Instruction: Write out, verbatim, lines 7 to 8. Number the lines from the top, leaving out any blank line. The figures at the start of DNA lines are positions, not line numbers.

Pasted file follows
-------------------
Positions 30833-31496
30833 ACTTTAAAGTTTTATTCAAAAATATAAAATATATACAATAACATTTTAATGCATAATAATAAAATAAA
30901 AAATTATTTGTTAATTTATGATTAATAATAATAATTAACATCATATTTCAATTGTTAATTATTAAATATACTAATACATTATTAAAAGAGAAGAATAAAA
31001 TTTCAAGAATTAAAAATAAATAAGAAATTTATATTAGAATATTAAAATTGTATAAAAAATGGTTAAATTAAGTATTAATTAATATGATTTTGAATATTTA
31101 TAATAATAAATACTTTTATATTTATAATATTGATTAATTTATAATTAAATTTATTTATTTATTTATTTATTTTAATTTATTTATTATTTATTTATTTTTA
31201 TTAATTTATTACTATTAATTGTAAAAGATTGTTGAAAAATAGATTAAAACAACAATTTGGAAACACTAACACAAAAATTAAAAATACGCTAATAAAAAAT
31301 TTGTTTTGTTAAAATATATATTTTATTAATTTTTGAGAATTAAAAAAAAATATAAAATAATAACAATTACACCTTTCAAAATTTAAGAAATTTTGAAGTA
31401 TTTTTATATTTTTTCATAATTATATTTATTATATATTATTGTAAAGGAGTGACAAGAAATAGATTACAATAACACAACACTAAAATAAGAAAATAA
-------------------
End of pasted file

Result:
31301 TTGTTTTGTTAAAATATATATTTTATTAATTTTTGAGAATTAAAAAAAAATATAAAATAATAACAATTACACCTTTCAAAATTTAAGAAATTTTGAAGTA
31401 TTTTTATATTTTTTCATAATTATATTTATTATATATTATTGTAAAGGAGTGACAAGAAATAGATTACAATAACACAACACTAAAATAAGAAAATAA